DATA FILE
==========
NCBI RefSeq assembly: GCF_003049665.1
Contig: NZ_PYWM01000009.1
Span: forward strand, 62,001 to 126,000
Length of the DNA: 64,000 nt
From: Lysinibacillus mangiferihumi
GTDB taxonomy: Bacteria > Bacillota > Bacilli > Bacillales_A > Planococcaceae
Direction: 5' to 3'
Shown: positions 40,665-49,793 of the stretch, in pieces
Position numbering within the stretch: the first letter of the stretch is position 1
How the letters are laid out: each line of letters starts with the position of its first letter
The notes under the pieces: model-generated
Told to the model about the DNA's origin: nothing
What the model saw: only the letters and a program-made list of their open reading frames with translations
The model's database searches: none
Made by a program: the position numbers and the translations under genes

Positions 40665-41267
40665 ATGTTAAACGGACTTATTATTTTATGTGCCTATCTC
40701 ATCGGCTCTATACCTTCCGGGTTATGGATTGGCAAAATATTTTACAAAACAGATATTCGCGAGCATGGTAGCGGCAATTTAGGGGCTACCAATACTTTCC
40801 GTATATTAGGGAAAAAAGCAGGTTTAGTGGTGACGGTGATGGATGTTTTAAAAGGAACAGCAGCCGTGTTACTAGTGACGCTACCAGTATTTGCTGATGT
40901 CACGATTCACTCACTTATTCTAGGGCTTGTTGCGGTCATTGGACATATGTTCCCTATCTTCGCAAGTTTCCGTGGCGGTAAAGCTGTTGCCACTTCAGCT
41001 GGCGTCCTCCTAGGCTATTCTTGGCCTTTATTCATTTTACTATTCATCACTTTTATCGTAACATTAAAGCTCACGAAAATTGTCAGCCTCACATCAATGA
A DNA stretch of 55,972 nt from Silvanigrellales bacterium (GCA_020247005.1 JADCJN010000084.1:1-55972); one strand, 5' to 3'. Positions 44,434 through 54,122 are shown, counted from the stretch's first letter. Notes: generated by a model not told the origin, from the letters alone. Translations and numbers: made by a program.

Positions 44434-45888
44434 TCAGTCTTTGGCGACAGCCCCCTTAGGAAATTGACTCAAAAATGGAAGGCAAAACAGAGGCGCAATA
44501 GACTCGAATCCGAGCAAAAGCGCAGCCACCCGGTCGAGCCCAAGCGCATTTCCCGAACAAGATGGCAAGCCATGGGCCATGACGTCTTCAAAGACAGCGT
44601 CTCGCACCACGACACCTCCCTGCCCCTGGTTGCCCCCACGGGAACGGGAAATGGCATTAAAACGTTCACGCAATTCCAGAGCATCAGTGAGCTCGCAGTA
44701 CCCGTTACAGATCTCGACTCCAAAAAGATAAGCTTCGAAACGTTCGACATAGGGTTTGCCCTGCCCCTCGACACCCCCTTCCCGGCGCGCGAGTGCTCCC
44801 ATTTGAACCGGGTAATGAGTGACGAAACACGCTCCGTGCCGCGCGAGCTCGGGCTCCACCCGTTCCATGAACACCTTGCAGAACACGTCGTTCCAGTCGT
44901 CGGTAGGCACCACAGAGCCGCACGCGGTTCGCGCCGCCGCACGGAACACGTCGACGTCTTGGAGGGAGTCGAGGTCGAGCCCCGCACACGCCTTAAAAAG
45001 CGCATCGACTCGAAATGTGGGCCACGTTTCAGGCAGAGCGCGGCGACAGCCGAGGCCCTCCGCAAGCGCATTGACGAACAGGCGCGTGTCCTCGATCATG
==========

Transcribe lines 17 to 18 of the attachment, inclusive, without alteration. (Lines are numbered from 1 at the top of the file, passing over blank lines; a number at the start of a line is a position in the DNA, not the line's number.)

40665 ATGTTAAACGGACTTATTATTTTATGTGCCTATCTC
40701 ATCGGCTCTATACCTTCCGGGTTATGGATTGGCAAAATATTTTACAAAACAGATATTCGCGAGCATGGTAGCGGCAATTTAGGGGCTACCAATACTTTCC